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Does it matter to you whether a toy or game is made in the USA?


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Showing 1-25 of 595 posts in this discussion
In reply to an earlier post on Jun 11, 2014 7:21:47 PM PDT
cjkkliving says:
Yea it matters, if made in a different country then they will have the money if made here then the U.S.A will keep the money.

Posted on May 27, 2014 9:05:22 AM PDT
My fellow Americans,
Our chance has finally come to use a Made in USA filter on Amazon products. My brother and I have developed a website aimed at bringing you the most comprehensive collection of American-made products anywhere called buyamericanpact.com. This effort was inspired by my mother, an American manufacturer who has produced in her factory here for more than 30 years. Built by Americans for Americans. buyamericanpact.com. We'd love to hear your feedback!

Posted on Dec 7, 2013 7:09:00 PM PST
I support those who do a good job and produce goods and services that are too my liking. Whether they are American, Chinese, European, Japanese, or Martian is irrelevent as far as I am concerned.

Also, it strikes me as somewhat hypocritical to harp on the Chinese government's violations of Human Rights while seeming to ignore the violations the US Government is guilty of. Not that I see any reason to judge a business based on the actions of the government of the country in which they are based.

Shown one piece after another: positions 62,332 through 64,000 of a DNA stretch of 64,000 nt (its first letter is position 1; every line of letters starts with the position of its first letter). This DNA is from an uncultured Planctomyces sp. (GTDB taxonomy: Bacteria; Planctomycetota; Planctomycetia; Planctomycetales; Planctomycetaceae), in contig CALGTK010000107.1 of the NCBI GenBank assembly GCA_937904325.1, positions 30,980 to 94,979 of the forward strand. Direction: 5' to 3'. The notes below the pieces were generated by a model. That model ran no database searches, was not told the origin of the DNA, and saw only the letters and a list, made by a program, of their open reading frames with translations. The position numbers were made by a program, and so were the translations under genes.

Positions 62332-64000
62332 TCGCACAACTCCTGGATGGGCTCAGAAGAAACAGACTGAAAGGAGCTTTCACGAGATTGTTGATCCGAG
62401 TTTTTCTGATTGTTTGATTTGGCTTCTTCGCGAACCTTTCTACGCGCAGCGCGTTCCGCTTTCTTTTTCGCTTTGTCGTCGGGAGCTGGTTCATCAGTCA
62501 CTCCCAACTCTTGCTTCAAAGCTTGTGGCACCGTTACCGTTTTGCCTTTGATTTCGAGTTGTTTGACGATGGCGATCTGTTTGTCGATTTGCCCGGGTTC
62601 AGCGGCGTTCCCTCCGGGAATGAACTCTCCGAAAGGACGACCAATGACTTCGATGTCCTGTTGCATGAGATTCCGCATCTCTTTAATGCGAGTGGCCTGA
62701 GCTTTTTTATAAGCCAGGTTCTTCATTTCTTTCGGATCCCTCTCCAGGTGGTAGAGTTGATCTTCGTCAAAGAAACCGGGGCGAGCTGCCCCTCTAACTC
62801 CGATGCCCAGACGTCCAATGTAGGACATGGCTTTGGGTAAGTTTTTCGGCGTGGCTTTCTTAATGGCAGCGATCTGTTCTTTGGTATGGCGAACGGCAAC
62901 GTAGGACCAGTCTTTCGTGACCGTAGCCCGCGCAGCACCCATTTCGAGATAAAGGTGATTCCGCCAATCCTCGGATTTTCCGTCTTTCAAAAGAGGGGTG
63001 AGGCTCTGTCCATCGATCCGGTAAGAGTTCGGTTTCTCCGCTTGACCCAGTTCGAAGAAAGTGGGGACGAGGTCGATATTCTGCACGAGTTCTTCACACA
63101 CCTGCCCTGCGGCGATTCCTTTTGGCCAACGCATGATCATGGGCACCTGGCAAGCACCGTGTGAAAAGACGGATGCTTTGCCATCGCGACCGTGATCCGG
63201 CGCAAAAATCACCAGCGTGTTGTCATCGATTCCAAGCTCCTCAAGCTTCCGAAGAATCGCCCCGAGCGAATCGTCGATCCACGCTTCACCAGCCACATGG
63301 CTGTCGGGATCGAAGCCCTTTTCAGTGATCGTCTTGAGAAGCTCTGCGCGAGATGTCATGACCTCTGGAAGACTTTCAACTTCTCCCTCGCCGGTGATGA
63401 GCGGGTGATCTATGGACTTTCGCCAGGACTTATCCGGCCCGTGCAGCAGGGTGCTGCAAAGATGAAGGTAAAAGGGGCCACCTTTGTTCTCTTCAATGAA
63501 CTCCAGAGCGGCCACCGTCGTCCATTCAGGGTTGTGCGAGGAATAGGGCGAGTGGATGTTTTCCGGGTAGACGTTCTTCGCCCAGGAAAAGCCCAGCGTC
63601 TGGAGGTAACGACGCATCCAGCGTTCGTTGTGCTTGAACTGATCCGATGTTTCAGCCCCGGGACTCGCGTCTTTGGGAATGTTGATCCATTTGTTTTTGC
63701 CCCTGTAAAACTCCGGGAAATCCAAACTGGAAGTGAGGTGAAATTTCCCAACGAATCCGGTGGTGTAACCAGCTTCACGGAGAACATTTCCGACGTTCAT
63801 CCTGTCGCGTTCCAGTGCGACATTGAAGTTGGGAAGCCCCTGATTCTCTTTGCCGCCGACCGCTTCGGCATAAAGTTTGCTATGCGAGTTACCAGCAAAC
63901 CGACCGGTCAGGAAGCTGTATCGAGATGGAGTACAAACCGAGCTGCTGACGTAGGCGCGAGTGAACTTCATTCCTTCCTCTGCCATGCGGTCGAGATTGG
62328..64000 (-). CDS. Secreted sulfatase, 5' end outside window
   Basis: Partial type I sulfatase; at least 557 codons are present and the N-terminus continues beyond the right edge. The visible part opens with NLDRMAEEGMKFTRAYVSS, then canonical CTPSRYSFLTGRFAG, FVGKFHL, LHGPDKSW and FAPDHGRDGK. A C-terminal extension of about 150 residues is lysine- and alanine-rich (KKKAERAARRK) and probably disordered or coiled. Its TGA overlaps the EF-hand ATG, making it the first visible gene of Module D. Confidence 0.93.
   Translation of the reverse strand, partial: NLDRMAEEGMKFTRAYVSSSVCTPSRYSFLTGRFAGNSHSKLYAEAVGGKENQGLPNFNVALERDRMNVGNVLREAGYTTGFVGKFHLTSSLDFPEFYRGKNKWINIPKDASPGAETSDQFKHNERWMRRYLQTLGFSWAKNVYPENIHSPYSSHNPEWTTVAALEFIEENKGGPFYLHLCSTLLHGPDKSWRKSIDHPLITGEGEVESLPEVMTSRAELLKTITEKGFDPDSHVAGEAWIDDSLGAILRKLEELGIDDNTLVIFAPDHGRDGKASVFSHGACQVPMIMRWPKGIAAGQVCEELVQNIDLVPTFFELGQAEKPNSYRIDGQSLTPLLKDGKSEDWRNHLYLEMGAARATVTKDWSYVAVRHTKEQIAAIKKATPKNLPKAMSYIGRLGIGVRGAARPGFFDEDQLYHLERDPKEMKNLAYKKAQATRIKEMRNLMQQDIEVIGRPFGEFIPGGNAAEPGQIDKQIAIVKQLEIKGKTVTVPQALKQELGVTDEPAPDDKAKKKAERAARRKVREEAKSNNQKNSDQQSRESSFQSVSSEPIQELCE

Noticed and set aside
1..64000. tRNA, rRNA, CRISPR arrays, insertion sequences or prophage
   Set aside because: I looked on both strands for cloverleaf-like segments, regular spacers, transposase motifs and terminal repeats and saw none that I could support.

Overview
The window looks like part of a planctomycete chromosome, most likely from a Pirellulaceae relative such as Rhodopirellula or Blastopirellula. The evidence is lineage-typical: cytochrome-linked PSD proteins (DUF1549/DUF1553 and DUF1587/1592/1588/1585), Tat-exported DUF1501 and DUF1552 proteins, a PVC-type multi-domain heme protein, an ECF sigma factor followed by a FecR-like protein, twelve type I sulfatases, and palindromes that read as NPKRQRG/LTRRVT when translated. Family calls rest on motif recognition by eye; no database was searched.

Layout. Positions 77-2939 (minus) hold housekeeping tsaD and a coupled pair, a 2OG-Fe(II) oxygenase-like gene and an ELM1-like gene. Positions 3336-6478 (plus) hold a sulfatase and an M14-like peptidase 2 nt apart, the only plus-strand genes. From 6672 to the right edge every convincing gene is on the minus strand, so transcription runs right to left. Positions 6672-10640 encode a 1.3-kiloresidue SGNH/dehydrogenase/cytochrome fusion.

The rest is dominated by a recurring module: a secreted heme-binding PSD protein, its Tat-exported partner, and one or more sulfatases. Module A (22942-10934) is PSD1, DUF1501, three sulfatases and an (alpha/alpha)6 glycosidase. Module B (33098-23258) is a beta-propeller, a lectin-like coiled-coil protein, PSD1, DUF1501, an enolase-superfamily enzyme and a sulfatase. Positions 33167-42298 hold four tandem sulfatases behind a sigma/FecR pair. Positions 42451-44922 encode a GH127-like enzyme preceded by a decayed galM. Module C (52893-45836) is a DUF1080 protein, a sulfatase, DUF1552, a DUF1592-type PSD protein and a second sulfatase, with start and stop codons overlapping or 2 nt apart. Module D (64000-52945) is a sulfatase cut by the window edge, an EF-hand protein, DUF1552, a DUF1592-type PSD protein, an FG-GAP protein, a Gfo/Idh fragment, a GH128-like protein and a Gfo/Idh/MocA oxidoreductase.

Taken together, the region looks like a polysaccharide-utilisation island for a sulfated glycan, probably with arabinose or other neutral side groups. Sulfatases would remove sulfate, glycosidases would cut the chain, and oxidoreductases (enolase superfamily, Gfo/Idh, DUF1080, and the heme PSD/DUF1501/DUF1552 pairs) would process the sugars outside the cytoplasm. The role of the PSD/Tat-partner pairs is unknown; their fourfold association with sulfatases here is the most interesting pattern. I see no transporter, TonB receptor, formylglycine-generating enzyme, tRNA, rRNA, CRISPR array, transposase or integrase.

In reply to an earlier post on Dec 7, 2013 5:23:33 PM PST
J. Evans says:
"I support USA Jobs, do you?"

Yup, that's why I bought a Toyota.

Posted on Dec 7, 2013 4:41:52 PM PST
E. Volkmer says:
there is less likely to be lead contamination if made in the usa. AND you are keeping the $ in the USA Economy, not sending it back to COMMUNIST CHINA, a country which violates human rights repeatedly.

In fact, last saturday I made a large online purchase from an independent toy store located in my state. ALL the items I purchased were MADE IN THE USA. I support USA Jobs, do you?

Posted on Dec 7, 2013 11:06:54 AM PST
tina brown says:
I prefer to buy US products, but that being said if the US product isn't higher in quality (which almost never happens), or the price is a lot higher like twice the price. then I'm buying Chinese. With my budget, and the economy being what it is, I really don't have a choice. It's a vicious cycle, they got us by the b@lls and are laughing at us. So if you can make it close to the same cost, people are willing to pay a little more for the quality, and the satisfaction of keeping jobs at home.